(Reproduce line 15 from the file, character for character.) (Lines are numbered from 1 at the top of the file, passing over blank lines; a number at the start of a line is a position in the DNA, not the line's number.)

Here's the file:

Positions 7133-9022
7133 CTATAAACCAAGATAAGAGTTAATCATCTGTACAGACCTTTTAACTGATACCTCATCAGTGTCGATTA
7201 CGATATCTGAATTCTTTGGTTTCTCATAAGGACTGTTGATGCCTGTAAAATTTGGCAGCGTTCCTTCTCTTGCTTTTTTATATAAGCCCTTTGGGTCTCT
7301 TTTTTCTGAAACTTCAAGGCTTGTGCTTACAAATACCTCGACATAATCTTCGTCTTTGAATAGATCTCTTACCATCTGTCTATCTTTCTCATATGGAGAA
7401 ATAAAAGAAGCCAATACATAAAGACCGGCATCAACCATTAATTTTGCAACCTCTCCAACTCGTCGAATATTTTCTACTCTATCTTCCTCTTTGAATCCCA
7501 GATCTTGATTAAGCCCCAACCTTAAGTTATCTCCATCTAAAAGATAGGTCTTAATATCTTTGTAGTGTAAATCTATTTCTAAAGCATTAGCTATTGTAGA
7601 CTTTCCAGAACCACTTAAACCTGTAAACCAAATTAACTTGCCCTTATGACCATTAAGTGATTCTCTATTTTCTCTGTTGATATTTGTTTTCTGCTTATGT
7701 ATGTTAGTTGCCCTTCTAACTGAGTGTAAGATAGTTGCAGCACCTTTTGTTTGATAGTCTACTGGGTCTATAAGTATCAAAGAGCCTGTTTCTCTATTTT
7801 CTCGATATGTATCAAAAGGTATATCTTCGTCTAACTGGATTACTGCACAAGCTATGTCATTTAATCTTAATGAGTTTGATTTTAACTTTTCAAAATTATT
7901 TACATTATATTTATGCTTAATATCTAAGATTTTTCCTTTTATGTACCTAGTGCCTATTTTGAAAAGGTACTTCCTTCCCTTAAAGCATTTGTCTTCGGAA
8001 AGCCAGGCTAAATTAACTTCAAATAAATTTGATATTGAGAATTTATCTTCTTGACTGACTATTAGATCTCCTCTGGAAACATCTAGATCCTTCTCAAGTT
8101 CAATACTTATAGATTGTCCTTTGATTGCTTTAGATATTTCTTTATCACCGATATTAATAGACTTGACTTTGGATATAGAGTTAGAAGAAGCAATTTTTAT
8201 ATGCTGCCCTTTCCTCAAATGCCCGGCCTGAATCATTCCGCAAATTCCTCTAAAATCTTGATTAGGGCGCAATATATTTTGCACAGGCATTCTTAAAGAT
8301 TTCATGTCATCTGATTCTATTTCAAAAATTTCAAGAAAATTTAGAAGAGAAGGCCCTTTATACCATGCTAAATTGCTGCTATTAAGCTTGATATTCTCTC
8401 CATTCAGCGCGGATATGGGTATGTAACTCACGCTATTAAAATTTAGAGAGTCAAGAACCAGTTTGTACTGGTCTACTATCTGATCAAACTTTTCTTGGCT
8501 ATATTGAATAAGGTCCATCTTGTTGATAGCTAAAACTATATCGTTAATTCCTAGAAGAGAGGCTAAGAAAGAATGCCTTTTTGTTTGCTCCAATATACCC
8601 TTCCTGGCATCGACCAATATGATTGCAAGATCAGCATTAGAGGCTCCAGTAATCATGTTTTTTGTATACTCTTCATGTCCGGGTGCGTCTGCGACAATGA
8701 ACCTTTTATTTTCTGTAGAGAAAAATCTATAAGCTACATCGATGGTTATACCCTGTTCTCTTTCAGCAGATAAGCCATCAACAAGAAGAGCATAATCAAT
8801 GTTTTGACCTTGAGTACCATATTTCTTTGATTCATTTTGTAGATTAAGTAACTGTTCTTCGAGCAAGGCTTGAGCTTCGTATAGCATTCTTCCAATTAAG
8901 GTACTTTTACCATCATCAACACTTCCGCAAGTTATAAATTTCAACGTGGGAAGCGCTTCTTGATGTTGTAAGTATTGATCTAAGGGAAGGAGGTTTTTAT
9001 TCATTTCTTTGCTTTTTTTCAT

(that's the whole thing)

8401 CATTCAGCGCGGATATGGGTATGTAACTCACGCTATTAAAATTTAGAGAGTCAAGAACCAGTTTGTACTGGTCTACTATCTGATCAAACTTTTCTTGGCT